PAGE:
The role of IT has changed dramatically over the last couple of decades. What once was considered by most executives to be a necessary cost center for deploying and fixing computers and networks has evolved to become a strategic value center that protects the organization, drives down costs, and generates revenue. Looking into a future of big data, digital transformation, and increasing security threats, IT’s role becomes even more critical.
In a world where everything is connected and communicating, IT pros are overwhelmed, searching through torrents of data for meaningful insights that can give the business any advantage over competitors and protect its infrastructure, data, and employees. It’s a painful, time-consuming, and often manual process that, by the time the data is ready for analysis, is frequently irrelevant.
A better approach to sifting through and exploring massive amounts of data isn’t just a nice-to-have, it’s an imperative in the 4 Industrial Revolution. Here are three key ways that IT will create value for the modern enterprise.
IT is responsible for identifying, preventing and, if necessary, responding to the entire range of today’s security threats. This includes identifying inappropriate attempts to connect to the network, monitoring email and social media streams for potential phishing attacks, identifying zombie servers and databases that could be backdoor entry points for attacks, and making sure vulnerabilities are patched as quickly as possible. Success in meeting these challenges depends on IT’s ability to support real time and near-real-time analysis of huge amounts of data.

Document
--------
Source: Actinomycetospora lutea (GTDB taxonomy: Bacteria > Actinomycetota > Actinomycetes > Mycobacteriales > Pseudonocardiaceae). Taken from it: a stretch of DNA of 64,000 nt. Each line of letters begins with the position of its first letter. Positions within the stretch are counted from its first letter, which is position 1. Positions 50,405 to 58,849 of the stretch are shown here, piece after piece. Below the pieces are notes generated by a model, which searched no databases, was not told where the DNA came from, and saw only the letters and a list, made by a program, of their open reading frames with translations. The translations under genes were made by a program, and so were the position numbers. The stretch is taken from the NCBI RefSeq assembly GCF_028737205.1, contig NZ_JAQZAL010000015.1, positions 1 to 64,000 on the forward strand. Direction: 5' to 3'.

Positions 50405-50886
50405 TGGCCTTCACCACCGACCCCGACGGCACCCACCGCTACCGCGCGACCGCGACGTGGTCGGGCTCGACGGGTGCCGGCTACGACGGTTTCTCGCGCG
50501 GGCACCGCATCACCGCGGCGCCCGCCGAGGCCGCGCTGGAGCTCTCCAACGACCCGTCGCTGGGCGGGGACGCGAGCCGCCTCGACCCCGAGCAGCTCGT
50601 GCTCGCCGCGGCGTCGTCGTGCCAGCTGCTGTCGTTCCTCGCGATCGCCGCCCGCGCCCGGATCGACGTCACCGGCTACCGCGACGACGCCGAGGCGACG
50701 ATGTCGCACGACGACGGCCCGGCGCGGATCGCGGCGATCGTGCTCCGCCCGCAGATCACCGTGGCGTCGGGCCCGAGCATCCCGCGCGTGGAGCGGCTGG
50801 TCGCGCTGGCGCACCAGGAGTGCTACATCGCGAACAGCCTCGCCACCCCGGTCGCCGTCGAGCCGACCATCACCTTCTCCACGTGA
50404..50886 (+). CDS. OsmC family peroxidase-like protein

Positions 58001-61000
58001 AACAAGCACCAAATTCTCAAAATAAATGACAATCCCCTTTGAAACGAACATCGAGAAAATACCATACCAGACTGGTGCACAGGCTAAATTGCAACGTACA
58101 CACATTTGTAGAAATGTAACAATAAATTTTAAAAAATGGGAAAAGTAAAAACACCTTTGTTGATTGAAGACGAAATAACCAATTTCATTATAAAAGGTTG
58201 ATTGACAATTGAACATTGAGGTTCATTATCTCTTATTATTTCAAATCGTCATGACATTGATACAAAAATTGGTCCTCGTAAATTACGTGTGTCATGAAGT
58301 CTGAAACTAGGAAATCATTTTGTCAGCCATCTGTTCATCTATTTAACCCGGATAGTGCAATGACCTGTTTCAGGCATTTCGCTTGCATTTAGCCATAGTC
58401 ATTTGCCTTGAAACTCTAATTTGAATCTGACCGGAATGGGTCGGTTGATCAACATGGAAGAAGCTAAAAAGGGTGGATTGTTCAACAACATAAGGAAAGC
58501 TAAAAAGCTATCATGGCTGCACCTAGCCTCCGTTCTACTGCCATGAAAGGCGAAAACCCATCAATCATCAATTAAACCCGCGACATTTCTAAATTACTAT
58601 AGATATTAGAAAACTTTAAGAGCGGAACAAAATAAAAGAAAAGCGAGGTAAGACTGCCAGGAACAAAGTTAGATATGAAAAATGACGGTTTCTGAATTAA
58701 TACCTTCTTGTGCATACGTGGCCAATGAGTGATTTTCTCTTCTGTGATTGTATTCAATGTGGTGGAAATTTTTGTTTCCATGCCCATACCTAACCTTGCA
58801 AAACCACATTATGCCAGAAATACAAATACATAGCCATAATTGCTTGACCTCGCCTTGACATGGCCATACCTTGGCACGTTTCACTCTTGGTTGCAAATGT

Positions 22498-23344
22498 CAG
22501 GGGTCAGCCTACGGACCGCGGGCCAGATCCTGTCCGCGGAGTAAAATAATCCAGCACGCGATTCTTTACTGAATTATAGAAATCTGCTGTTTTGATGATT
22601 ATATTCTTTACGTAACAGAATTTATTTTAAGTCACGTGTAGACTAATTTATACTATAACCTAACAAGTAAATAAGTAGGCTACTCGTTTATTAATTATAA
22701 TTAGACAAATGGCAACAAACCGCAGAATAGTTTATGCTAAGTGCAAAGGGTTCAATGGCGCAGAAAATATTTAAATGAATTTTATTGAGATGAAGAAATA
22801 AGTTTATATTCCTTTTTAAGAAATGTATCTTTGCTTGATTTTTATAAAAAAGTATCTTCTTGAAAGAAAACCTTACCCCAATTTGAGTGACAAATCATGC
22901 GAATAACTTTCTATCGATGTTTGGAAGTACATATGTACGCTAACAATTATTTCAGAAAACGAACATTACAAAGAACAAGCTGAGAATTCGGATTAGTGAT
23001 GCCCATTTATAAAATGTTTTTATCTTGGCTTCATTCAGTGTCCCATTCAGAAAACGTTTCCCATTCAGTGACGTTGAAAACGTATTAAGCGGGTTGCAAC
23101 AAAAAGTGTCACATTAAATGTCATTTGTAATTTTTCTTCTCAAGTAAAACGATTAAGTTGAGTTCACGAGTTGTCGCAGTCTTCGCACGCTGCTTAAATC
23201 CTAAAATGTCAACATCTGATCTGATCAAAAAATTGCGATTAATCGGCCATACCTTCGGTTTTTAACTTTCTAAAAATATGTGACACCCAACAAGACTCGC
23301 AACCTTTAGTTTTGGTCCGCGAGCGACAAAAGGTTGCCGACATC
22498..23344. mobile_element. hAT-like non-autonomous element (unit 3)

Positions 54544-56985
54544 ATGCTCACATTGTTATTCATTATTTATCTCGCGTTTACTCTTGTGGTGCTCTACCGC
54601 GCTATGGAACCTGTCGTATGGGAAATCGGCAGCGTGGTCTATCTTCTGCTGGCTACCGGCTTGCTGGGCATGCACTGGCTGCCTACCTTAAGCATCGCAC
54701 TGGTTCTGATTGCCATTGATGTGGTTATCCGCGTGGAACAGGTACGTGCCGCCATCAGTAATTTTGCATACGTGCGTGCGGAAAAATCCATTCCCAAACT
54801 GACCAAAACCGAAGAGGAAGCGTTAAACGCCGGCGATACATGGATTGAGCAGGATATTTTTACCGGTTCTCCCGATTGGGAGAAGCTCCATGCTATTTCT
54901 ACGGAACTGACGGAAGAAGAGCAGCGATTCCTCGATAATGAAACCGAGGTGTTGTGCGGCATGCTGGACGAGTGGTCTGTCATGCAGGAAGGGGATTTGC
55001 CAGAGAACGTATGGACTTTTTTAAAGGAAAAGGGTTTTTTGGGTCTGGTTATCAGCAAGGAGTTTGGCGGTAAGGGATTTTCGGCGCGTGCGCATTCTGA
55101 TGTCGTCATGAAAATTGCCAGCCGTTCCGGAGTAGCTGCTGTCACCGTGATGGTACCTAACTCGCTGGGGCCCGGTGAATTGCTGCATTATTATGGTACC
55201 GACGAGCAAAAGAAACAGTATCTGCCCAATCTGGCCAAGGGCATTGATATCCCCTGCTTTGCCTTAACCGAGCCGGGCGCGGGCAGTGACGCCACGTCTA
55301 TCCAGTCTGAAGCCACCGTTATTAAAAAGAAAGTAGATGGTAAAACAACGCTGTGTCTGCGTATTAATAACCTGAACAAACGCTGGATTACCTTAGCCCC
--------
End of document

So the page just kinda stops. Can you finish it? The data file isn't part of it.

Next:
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Organizations also must close the “SecOps gap” between the activities of security and IT operations teams that can lead to unnecessary data loss, production downtime, and reputation damage. Christian A. Christiansen, Program Vice President, Security Products and Services, IDC, said, “In light of increasingly sophisticated threats, it is time to rethink the traditional, departmentalized, siloed approach to security. CIOs must hold both security and IT operations groups accountable for identifying and fixing issues quickly and integrate security and IT operations activities to further protect their organizations.”
To accomplish this, CIOs must be willing to reinvent their processes and invest in big data tools that enable real-time analysis and threat detection. Security and operations teams must become more agile and move to a proactive security position for both cloud and on-premises systems. This enables the teams to more readily embrace key business initiatives related to digital transformation, Internet of Things (IoT), continuous delivery, and shadow IT.
Success in the digital economy depends on speed, agility, and a great experience for customers, partners, and employees. IT must enable rapid and creative DevOps by supporting new tools and infrastructure transformation.